Cooling Hub Motors

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As hub motors get made to handle several thousand watts,
they generate more heat. However their surface area and cooling capacity do not appear to be increasing enough. Rarely does one see cooling fins on the hub motors.

Has anybody found nice, effective ways to insure sufficient cooling for these motors?

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Cheers, Gary
XM-5000Li, wired for cell voltage measuring and logging.

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Mik
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Re: Cooling Hub Motors

The Vectrix motor has cooling fins.

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Re: Cooling Hub Motors

Well the motor is already in the air flow...so...?

Adding a heatsink to the motor would make it wider and require a wider fork, right? There's a geometry problem here.

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Re: Cooling Hub Motors

Mik wrote:

The Vectrix motor has cooling fins.

In Gary's context a "hub motor" is one that is "inside-out" the windings are inside (in the RC world they call them out-runners rather than in-runners).

The Vectrix has a conventional motor mounted in the swingarm and directly connected to the rear hub (which contains a single ratio planetary gearbox with a reduction ratio).

The issue with a hub motor is that the windings are inside and they're the part that generate the most heat. It's fundamentally much harder to cool this "inside-out" setup.

On the Vectrix the windings are on the outside (not exposed, but on the outside in relation to the magnets). This makes it much easier to get airflow and thus cooling.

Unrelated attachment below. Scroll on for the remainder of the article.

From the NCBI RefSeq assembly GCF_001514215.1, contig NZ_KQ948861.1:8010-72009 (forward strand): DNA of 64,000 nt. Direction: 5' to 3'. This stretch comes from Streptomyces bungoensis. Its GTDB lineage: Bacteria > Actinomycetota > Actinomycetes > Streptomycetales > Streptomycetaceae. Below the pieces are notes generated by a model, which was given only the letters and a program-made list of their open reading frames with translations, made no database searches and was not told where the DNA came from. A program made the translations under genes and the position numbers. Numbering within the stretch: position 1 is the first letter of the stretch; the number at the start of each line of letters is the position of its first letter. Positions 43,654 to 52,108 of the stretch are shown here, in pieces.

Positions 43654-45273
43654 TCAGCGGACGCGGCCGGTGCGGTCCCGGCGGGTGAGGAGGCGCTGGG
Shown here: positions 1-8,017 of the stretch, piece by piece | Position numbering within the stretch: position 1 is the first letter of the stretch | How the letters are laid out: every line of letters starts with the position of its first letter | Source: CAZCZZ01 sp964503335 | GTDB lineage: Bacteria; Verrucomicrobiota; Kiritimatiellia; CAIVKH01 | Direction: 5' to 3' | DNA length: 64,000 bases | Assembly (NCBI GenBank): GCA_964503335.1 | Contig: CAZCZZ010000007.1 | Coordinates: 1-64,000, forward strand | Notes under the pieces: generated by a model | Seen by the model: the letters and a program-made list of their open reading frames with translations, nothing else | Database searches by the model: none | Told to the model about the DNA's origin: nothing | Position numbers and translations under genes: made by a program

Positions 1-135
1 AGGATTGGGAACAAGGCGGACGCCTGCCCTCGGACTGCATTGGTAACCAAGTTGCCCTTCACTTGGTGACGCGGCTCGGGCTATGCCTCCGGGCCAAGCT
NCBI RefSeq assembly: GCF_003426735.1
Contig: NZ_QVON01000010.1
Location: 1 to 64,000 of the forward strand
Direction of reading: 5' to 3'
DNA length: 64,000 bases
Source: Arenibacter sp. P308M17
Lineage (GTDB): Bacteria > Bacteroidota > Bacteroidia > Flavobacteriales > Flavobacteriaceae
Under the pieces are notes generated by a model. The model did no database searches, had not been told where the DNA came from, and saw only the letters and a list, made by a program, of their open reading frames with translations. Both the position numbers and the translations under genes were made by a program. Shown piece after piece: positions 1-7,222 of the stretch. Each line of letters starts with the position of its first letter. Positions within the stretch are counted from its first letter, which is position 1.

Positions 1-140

Thus cooling a Vectrix motor is easier than cooling an XM motor. (Also the mighty V has mechanical gearing on it's side whereas an inside-out hub motor has no gearing other than changing the rolling circumference)

Putting fins on the outside of a hub-motor may help a little but not as much as on a standard motor.

Another approach to reliability is rather than cool it more make it more robust to higher temperature usage. Cooling is the better approach but you might find it difficult.

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Re: Cooling Hub Motors

I have been working on a large hub motor design for motorcycle conversions called the MHM-602. In trying to get 10KW continuous out of the first prototype I ran into a heating problem and decided to force air cool the motor while waiting for 2 new improved designs to arrive DSC_0235_S.jpgDSC_0237_S.jpg
This made a huge improvement in heating and since implementing this fan cooling have not had one temp shutdown using the Kelly thermistor input set to 135 with the sensor in direct contact with the winding. I've since showed this technique is possible with an X5 motor
DSC_0231_S.jpg

If you want to pull many KW with an X5 holes in the covers (with screens) and fans will let this motor reach 3 to 5 KW without overheating

Mark

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Re: Cooling Hub Motors

Good ideas, Thanks.

What "glue" did you use to attach the screens?
What material and mesh are the screens?

How did you attach the fans?
How did you power them?
Did you choose any special fans (high flow, etc.)?
Where did you order/get them?

Any more details that you would like to share would be welcome.

The motor on the XM-5000Li is only about 8.3 inches in diameter, so I might need to try using rather "small" fans.
I might try adding some "scoops" on the left side (where there is about an inch of external clearance) to help force the air into the motor, and then fans to force the air through and out the other side.

The possibility of picking up iron "dust" that would build up on the magnets is a concern of the motor maker. A forced-coolant (into and out of the axle) design might be an interesting option, especially if the circulation pump (if electric) only runs when the motor is warm.
The tubing might be flattened on one side to provide for better thermal contact inside the motor, and so that the in and out tubes can better use the same hole through the right end of the axle.